For, in the wake of this inspired overture, imagination, suspense, laughter, happily follow suit. The delighted viewer is indeed treated to a whole menu of various pleasures, such as breathless sequences (Halla being hunted by cars, dogs, drones, helicopters), constant surprises and twists (impossible while watching a scene to guess what will come after), unexpected changes of tone (the underground warrior being also the conductor of an amateur choir), unusual ideas (Halla saved from icy waters by being plunged into a... hot water source), detachment from the action (the ever-present brass band) and irrepressible comedy (the recurring mishaps of a poor foreigner). At the same time and for the same ticket price, you get a very serious social and political commentary (among the topics broached, corruption, commitment, environment, the future of mankind). And although this last aspect is pessimistic, even bordering on bitterness and despair, it is always alleviated by the writer-director's sense of humor and narrative skills.
A very positive assesment, to which can be added a fine homegenous cast in which Halldóra Geirharðsdóttir, remarkable as she is, never tries to be number one.
All in all, a perfect film, managing to combine art, entertainment and reflection, which is not so common. Recommended of course.
- a plain crime story which, despite being crossed by whiffs of irrationality, remains basically believable. The situation itself, the story as well as the characters, minus their eccentricities, are indeed quite realistic. Moreover, the dialogues are well written, funny and uttered with talent by two masters of comedy, Benoît Poelvoorde (the bad-ass inspector) and Grégoire Ludig (the helpless suspect), both more sober than they usually are.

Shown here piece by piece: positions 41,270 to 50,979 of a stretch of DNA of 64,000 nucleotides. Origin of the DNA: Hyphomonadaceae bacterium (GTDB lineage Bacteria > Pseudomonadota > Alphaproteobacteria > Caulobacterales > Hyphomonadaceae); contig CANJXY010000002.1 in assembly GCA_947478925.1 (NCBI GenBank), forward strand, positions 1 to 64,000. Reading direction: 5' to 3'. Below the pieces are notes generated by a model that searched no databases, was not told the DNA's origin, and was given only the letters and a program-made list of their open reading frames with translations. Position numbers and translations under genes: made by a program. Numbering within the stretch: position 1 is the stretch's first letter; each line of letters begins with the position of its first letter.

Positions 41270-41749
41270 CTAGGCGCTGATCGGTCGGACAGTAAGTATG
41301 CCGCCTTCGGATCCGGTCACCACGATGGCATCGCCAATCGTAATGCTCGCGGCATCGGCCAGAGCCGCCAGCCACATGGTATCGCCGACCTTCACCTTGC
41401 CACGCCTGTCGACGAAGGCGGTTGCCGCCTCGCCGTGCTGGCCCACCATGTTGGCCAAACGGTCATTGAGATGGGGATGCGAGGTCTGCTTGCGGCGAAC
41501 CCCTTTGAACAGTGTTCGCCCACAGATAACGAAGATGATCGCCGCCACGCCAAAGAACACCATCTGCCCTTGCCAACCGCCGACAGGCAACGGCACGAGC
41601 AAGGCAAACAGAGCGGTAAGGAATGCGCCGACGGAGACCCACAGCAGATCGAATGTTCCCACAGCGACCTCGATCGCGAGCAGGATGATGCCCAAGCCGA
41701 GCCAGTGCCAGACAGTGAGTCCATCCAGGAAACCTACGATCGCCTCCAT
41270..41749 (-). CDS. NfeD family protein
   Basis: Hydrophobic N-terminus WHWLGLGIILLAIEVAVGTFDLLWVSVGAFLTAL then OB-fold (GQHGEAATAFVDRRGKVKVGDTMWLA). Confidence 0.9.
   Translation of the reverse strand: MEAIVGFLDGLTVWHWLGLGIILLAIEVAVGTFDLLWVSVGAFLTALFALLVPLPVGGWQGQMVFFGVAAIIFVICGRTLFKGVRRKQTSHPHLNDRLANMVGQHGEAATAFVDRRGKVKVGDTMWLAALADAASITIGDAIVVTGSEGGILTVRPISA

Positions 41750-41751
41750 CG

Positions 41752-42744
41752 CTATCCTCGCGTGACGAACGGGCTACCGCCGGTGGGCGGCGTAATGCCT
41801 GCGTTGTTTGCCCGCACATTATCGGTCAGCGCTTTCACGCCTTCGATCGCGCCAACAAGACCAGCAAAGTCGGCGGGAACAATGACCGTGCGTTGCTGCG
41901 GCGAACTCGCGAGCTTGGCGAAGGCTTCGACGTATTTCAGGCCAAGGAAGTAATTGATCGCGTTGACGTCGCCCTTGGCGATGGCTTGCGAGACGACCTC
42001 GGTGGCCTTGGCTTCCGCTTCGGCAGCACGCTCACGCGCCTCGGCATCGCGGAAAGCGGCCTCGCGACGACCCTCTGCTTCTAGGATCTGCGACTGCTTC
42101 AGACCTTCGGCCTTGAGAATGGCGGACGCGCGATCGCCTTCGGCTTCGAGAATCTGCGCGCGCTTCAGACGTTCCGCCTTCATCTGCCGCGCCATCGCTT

- a satire challenging the clichés and set pieces of the sub genre already mentioned: the charmless interior of the police station; the worn out, a bit sadistic interrogator and his dubious jokes ; the suspect maintaining his innocence without being able to prove it, the cigarettes, sandwiches, colleagues dropping in and out, ... It is all here, but in a slightly offbeat, farcical way.
- a commentary on the theatricality of such "in camera" dramas. Dupieux shrewdly plays on the fact that as soon as a murder is committed and suspects are interrogated, each of the protagonists seems to play a role written in advance and is at a loss as to how to extricate themselves from having to live out that role.
To make a long story short, you will find "Keep an Eye Out" either an exciting or a senseless movie, depending on whether you play the game or not. I wish you to be in the second case.
I will conclude by witnessing to what has been one of the most intense emotional experiences I have been through, meaning by that the highly inspired rendering of the 'Ninth Symphony'. This amazing sequence is - even if nobody ever mentions it in film histories - a genuine piece of anthology. It works exceptionally well- at full capacity - on three levels : music of course (with a perfect performance by the London Symphony Orchestra), drama (the suspense coming from whether Beethoven will be able or not to conduct his piece till the end) and editing (the various shots and camera angles being cut in exact accordance with the pulse of the music), with the effect that each separate element (music, image and story) are blended together only to carry you away out of this world to a superior continuum, a kind of nirvana where only ravished souls access.
If only for this fabulous time of rapture, 'Copying Beethoven' is not to be missed. So, my recommendation is: leave your prejudices aside and let yourself go. You will not regret it. A cocktail of history, great music, excellent filmmaking, exciting dialogue, brilliant acting and storytelling, that's an offer you can't refuse !
Which is why I would not recommend "Twelve Hours by the Clock" to anybody but film historians (as a sample of the French Film Noir wave) and/or Lino Ventura completists. The others are likely to be disappointed: wet powder is useless!